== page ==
Andrology: Rosario Pivonello, Cristina De Angelis, Davide Menafra, Francesco Garifalos. General Surgery: Gennaro Quarto, Giovanni D. De Palma, Giacomo Benassai, Francesca Calemma, Andrea Miletti. Dermatology: Maria Carmela Annunziata, Maria Teresa Cantelli, Paola Nappa, Marina Vastarella. Endocrinology: Annamaria Colao, Chiara Simeoli, Michele Castoro, Nunzia Verde. Infectious Diseases: Ivan Gentile, Agnese Giaccone, Laura Reynaud, Antonio Riccardo Buonomo, Biagio Pinchera. Metabolic Diseases: Chiara Graziadio, Emanuele Filice, Roberta Modica, Rosa Pirchio. Internal Medicine: Antonio Cittadini, Alberto Maria Marra, Federica Giardino, Roberta D’Assante. Occupatinal Medicine: Ivo Iavicoli, Luca Fontana, Veruscka Leso, Caterina Nocera Sport Medicine: Guido Iaccarino, Antonio Bianco, Eugenio Di Vaia. Neurology: Fiore Manganelli, Lucia Ruggiero, Roberta Piera Bencivenga, Dario Zoppi. Neuroradiology: Andrea Elefante, Fabio Tortora, Sirio Cocozza, Mario Tortora. Nutrition: (Giovanna Muscogiuri, Luigi Barrea, Claudia Vetrani. Pneumology (Monaldi Hospital operative unit): Alessandro Sanduzzi Zamparelli, Marialuisa Bocchino, Anna Buonocore e Lorena Gallotti; (Federico II Universitary Policlinic operative Unit) Mauro Mormile. Psychìatry and Psicology: Andrea de Bartolomeis, Felice Iasevoli, Annarita Barone. Radiology: Simone Maurea, Arnaldo Stanzione, Martina Caruso, Claudia Bombace. Public Health and Prevention: Maria Triassi, Maddalena Illario, Lorenzo Mercurio, Vincenzo De Luca. The authors thank Miss Alanah Maclaurin—Sapienza University of Rome—for English language revision.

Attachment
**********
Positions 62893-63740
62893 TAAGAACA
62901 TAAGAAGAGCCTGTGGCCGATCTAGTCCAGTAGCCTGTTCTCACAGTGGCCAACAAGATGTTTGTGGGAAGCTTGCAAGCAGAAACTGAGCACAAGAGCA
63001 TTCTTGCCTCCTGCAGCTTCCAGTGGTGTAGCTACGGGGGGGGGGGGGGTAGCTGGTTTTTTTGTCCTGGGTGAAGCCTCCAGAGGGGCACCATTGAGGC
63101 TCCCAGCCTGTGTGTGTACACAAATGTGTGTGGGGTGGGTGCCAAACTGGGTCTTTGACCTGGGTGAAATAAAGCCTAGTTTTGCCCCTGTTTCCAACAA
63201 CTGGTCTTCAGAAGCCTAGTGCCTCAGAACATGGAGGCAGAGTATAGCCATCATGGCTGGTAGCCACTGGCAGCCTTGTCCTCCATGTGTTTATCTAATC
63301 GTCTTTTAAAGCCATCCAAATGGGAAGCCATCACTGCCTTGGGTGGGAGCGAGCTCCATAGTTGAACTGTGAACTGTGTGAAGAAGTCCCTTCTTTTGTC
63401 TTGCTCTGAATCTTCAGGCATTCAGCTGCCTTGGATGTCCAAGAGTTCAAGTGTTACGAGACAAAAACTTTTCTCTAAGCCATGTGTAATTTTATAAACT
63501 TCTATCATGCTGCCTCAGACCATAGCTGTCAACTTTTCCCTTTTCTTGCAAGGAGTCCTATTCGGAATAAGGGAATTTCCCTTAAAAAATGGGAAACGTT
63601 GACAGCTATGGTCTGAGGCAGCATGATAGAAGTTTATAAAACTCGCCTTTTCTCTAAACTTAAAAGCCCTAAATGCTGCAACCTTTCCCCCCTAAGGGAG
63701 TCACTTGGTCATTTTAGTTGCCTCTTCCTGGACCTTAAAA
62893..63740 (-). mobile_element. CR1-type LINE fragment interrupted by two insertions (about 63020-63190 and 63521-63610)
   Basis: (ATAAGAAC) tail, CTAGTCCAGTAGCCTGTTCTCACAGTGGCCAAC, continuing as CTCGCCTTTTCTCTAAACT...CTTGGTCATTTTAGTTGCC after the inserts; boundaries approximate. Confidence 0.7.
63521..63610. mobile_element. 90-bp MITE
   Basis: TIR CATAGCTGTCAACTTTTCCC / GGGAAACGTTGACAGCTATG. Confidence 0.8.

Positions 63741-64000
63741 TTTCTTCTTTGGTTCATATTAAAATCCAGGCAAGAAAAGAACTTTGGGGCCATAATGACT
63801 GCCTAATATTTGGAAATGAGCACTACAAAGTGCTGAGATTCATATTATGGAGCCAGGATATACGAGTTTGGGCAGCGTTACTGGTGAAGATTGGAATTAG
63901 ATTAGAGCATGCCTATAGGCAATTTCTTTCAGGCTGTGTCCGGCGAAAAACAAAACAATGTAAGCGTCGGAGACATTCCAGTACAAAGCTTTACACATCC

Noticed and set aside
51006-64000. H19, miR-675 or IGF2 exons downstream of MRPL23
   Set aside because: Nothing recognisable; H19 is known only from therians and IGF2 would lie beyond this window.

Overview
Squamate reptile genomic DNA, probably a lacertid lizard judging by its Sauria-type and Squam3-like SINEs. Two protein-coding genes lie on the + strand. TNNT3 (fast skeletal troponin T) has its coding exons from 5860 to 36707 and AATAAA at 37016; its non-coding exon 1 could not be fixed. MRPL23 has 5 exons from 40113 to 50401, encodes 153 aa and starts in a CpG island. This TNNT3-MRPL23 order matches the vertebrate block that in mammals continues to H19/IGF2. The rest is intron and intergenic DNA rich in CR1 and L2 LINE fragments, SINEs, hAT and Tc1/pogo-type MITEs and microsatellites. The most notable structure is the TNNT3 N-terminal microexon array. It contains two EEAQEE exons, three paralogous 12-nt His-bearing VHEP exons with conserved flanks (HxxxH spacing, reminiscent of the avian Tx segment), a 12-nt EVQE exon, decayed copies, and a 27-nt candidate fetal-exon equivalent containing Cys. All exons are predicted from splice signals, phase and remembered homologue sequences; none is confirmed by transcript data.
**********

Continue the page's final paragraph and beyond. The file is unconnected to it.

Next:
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Authors and Affiliations




GQ, ACo designed the study. GQ, GB, ACi, PAA managed study conduction. RP, AE, MB, AMM, IG, GlB, AMi, FC enrolled patients and collected study data. EF performed statistical analysis. EF, GQ wrote manuscript draft. All authors read and approved the final manuscript.

Corresponding author

Correspondence to Gennaro Quarto.

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This study was approved by the Federico II University Hospital Ethical Committee on December 12nd, 2021 (registry number 434/21). Informed consent for participation in the study could be given orally if a written consent was unfeasible. However, if patients lack capacity to consent due to disease severity, and an authorized representative was not immediately available, radiological imaging and laboratory tests could be administered by the treating physician on her/ his own responsibility.

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Quarto, G., Benassai, G., Colao, A. et al. Vein wall thickness and severity of pulmonary involvement due to sars n-cov2 virus infection. J Transl Med 22, 70 (2024).